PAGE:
Visitors can float on inflatable tubes or boogie-board above the waves. In addition, the Wave Lagoon also has playgrounds, fountains and wading pools for younger guests to enjoy.
5. Berry Springs Nature Park
Another picturesque spot to enjoy a refreshing swim or relaxing soak is at the wonderful waterholes of Berry Springs Nature Park. Set forty minutes’ drive south of the city, it is home to lush monsoon forest and verdant woodlands, with picnic areas and barbecue facilities.
Once a Rest and Recreation Camp for weary soldiers during WWII, the sprawling site now attracts both locals and tourists who want to immerse themselves in nature. Besides strolling about its tantalizing trails and lighting up a barbie, visitors can swim and snorkel in the park’s shady pools.
As their waters are crystal clear, you can spy all kinds of aquatic life flitting about below the surface. While avid bird watchers will want to bring their binoculars as flocks of beautiful birds inhabit the area’s undergrowth.
4. Museum and Art Gallery of the Northern Territory
Located just to the north of Mindil Beach, along the shores of Fannie Bay, you can find the Museum and Art Gallery of the Northern Territory. An interesting place to visit, its innumerable artifacts, artworks and exhibitions shine a light on the rich history, culture and nature of the state.
Founded in 1981, the museum has drawn great acclaim for its captivating collection of Aboriginal art and elaborate carvings from the Tiwi Islands. While countless other crafts, paintings and even canoes are displayed, its galleries also contain exhibits on subjects, such as Cyclone Tracy and ‘Sweetheart’. Now stuffed, the large saltwater croc used to terrorize and attack dinghies in the area before later ending up as a popular Top End personality.
The biggest and best museum in the Northern Territory, the massive MAGNT campus also includes a shop and cafe, as well as a discovery center for kids and a theater that puts on community and cultural events.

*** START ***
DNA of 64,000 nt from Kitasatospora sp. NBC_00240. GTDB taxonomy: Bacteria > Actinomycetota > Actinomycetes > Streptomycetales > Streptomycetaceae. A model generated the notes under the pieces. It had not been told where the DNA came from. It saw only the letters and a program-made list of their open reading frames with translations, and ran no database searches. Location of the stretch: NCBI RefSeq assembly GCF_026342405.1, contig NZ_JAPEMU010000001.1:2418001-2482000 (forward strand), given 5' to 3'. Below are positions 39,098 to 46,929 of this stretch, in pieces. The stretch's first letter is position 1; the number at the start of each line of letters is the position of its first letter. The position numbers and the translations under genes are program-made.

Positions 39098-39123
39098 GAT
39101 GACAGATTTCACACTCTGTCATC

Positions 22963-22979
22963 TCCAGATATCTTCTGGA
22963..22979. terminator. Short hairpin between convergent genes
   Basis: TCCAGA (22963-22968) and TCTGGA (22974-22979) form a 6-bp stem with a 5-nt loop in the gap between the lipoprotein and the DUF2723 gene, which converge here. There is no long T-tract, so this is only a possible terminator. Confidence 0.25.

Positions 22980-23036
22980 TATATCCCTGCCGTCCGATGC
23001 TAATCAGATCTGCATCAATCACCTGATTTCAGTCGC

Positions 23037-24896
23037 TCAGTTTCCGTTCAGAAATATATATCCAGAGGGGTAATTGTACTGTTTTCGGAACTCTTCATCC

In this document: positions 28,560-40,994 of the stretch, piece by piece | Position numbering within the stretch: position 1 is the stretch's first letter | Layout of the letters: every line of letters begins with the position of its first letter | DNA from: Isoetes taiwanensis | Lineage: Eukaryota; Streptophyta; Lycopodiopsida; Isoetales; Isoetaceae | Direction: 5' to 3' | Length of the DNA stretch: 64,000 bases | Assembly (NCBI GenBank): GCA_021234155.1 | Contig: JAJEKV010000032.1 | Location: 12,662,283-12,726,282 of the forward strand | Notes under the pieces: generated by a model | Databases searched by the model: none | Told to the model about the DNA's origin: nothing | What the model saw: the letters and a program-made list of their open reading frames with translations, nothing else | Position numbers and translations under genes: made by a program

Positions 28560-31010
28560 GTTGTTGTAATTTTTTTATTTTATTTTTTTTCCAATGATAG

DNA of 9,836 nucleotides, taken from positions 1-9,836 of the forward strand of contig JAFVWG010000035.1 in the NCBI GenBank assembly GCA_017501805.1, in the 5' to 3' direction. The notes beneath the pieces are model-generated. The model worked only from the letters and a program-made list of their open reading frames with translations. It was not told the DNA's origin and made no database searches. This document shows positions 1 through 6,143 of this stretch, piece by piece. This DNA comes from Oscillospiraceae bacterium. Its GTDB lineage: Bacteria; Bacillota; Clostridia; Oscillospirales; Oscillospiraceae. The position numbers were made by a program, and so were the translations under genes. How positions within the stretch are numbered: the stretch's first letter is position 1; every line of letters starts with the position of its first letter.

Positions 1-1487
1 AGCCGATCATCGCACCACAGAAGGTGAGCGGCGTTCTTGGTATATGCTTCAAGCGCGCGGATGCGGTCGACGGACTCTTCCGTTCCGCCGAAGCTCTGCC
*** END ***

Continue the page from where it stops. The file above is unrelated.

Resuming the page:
3. Crocosaurus Cove
If you want to see fearsome crocodiles up close and personal you don’t even have to leave the center of Darwin. At Crocosaurus Cove, you can explore the world’s largest display of Australian reptiles, watch exciting educational shows and hold, feed or swim with crocs in its chilling ‘Cage of Death’.
Now one of the city’s top tourist attractions, the amazing park and all its aquariums and exhibits was opened to the public in 2008, right in the heart of the city. Since then, visitors have flocked to see its snakes and lizards, stingrays and sea turtles with informative exhibits teaching about all the various Crocodilian species to be found around the world.
Its main draw, however, is that it is the only place in Australia that you can actually swim with the unique and enormous saltwater crocodile. If plunging into a pool full of crocs doesn’t appeal, then you can always hold a baby one, fish for juveniles or simply watch one of the park’s thrilling shows.
2. Darwin Waterfront Precinct
Packed with fun, family-friendly things to see and do, the Darwin Waterfront Precinct is one of the main places to relax and unwind in the city for both locals and tourists alike. Set just a short stroll from the center, it has everything from a beach and swimming pools to cafes, restaurants and harbor cruises to enjoy.
Built on reclaimed land from Kitchener Bay, the lively relaxation area lies in between the wharves of both Fort Hill and Stokes Hill. Aside from going for a dip in the wave or saltwater lagoon, you can amble about its pretty park, watch a film at its deckchair cinema or bask in divine views over the sea from atop of the Skyline Ferris Wheel.
In addition, there are countless cafes and restaurants, with fishing excursions, jet ski adventures and sightseeing cruises departing from its wharves. Concerts, cultural events and festivals are also held during the year.
1. Mindil Beach
Perhaps most known for its atmospheric evening markets and stunning sunsets, Mindil Beach is a treat to visit at any time of day. Located just five minutes’ drive northwest of the center, its gorgeous golden sands lie alongside the shimmering waters of Fannie Bay.
Undoubtedly Darwin’s most famous and popular beach, its sun-kissed sands stretch just over half a kilometer in length and are backed by a large park and reserve. Besides sunbathing and swimming, visitors can stroll peacefully along its scenic shores, stop off for a picnic or try out the casino, bars and restaurants that border the beach.
Aside from its fun and festive markets, Mindil Beach also hosts all kinds of community events, with the annual Darwin Beer Can Regatta being another of its top draws.